Mon Jul 15, 2013
It is important to have good answers to the assertions of the theocratic leaders of the Christian Right. Is the religious liberty of members of the American armed forces under attack as claimed by among others, Tony Perkins and William Boykin of the Family Research Council?
The Rev. C. Welton Gaddy, president of the Interfaith Alliance and the Rev. Barry Lynn executive director of Americans United for Separation of Church and State answered in a commentary at Religion News Service. These longtime proponents of religious liberty say no, there is no threat.
Here are some excerpts:
Let’s be clear: Christians in the military are not under threat of constant, widespread persecution. Existing military regulations are in place to deal with any problems. Many, if not all, of the cases that Perkins cites as attacks on religious freedom are in actuality the opposite — they are actions taken by the military to ensure the religious freedom of everyone.
To give just one example: Perkins complained about the removal of a painting with a Bible quote in the dining hall of Mountain Home Air Force Base in Idaho. That quote may hold meaning for some, but not all, of the airmen stationed there. Its presence in a chapel during worship would be wholly appropriate, but its placement in a public dining hall is an implicit endorsement of that religious perspective by the base’s military leadership. We doubt Perkins would have been similarly supportive if the base hung up a quotation from the Quran or a comment by a famous atheist.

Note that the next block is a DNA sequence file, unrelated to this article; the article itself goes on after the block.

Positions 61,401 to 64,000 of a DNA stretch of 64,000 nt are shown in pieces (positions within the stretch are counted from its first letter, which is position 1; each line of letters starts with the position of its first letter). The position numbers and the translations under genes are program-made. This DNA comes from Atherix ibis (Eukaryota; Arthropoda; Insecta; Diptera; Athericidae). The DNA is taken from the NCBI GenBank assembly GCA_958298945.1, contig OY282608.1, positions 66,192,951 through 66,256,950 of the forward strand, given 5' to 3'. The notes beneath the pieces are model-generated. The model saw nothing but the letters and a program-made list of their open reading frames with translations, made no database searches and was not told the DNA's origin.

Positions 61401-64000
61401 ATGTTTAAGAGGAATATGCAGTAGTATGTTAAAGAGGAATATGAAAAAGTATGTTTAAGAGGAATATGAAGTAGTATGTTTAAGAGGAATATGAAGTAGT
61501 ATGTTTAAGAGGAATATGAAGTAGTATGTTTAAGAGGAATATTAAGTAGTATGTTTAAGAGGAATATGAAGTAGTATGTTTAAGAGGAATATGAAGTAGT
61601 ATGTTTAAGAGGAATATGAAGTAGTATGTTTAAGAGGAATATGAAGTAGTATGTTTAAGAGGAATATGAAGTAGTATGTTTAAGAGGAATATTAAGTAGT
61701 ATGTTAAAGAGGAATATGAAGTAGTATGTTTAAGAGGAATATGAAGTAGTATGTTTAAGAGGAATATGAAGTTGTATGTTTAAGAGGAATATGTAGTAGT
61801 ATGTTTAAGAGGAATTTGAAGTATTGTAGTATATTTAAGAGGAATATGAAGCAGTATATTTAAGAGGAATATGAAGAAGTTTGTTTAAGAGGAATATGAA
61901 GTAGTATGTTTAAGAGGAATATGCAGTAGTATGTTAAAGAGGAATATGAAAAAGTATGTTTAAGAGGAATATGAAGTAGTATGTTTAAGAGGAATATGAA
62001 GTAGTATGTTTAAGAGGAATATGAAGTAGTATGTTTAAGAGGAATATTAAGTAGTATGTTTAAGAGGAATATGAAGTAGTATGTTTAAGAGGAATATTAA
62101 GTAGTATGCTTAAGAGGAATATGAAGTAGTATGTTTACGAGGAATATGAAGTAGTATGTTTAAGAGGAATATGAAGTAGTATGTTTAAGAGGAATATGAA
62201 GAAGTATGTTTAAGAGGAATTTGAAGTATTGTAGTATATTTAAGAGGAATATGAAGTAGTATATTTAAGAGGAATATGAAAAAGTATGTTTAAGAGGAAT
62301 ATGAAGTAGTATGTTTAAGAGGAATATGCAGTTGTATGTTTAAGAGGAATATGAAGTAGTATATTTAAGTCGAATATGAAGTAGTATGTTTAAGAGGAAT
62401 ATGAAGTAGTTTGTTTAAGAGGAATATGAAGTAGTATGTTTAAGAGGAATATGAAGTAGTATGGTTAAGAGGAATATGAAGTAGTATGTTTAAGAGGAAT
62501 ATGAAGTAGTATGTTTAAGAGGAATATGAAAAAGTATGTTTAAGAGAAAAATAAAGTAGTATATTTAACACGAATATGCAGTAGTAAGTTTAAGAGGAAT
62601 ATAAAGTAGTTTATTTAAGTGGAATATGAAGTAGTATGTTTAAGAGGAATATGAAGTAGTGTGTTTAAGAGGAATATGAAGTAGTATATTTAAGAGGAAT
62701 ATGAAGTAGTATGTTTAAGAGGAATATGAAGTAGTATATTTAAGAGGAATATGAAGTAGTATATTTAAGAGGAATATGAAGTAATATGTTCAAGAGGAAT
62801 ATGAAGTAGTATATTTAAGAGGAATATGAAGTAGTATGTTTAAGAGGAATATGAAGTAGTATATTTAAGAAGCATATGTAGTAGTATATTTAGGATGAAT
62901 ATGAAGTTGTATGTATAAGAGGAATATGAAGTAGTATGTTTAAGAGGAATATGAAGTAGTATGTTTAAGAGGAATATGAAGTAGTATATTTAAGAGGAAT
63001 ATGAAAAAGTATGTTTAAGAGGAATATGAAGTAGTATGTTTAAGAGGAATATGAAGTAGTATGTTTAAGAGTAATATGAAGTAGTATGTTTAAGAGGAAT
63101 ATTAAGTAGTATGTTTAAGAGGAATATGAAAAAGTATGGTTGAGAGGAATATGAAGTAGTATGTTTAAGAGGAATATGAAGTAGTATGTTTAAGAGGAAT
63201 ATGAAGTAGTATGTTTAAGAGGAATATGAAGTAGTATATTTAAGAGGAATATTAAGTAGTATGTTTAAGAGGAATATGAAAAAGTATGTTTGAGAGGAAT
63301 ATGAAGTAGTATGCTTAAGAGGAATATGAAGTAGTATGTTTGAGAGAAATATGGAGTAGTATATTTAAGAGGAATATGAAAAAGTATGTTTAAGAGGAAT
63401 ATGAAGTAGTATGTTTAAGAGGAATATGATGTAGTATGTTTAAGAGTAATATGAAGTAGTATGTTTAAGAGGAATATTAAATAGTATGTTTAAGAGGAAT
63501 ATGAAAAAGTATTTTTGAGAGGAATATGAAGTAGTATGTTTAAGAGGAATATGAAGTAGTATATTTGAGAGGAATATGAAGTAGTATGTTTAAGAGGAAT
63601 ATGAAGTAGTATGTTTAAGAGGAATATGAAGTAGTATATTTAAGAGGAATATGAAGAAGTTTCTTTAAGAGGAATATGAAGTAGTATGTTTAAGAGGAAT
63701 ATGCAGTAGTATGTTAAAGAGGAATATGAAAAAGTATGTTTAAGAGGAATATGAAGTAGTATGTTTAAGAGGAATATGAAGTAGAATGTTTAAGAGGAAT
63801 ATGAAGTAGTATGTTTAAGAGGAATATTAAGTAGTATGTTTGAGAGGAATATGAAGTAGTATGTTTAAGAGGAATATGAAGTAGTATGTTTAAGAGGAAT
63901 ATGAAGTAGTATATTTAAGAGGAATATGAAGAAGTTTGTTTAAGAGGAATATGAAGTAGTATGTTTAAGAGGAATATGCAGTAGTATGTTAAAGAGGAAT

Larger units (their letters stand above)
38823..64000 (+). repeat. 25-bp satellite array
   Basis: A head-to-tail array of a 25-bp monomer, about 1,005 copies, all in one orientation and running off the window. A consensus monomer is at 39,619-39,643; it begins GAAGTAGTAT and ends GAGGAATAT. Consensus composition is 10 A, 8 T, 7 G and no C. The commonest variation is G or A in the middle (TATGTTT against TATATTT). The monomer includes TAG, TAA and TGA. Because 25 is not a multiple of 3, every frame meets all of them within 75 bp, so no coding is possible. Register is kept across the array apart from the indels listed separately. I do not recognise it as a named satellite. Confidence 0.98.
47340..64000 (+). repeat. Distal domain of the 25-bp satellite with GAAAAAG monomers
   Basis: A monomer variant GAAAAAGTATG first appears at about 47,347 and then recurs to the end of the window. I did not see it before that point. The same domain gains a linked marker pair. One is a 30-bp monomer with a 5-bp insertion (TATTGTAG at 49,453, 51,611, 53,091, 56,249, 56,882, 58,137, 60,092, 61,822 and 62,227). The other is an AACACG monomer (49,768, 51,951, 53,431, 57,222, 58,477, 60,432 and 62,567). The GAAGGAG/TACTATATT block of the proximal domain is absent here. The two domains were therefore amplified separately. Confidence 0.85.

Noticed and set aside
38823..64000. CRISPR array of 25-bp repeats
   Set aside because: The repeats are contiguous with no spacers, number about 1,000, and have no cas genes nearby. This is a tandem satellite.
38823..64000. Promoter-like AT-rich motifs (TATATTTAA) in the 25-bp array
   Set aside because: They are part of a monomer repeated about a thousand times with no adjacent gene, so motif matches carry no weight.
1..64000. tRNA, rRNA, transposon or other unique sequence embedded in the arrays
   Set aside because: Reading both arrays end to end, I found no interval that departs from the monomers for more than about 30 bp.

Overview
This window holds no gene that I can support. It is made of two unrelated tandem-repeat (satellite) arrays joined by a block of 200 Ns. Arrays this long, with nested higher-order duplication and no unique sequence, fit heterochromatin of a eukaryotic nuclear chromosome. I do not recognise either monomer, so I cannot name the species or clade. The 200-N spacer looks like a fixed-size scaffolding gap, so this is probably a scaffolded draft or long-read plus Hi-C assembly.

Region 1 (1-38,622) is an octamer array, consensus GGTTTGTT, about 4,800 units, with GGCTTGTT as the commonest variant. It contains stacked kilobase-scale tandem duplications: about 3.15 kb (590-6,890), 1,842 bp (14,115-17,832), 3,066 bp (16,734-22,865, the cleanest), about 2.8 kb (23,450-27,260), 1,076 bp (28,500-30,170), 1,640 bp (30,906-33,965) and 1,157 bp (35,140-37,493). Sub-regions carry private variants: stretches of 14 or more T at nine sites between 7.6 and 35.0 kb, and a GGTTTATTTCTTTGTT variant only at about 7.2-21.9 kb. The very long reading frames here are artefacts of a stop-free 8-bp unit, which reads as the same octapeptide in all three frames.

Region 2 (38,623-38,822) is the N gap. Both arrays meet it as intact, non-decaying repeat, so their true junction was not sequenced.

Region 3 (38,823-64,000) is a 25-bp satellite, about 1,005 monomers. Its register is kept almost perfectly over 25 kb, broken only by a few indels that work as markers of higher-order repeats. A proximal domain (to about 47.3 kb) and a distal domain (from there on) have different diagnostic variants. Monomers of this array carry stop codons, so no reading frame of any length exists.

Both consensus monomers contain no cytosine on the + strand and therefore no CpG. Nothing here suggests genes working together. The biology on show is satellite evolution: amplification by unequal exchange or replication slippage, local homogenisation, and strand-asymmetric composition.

The religious right has a skewed definition of religious freedom — and their interest lies only in preserving religious freedom for one very specific sectarian point of view. This is not what the Constitution calls for.
Religious freedom is our first freedom, the first clause of the First Amendment. Historically that freedom has been understood to protect an individual’s right to practice their faith freely up until the point where it interferes with someone else’s same right. It has meant that government should strive to stay out of matters of faith — and vice versa — for the better of both institutions.
The far right is making a concerted effort to redefine religious freedom as a catch-all concept that gives "authentic" Christians the right to do what they want, whenever they want, wherever they want. They seek to use positions of authority — including in the military — as platforms to proselytize their faith while seeking to limit the ability of people of other faiths to take a different perspective. When challenged, they present themselves as victims or martyrs and claim the mantle of religious freedom as the ultimate defense.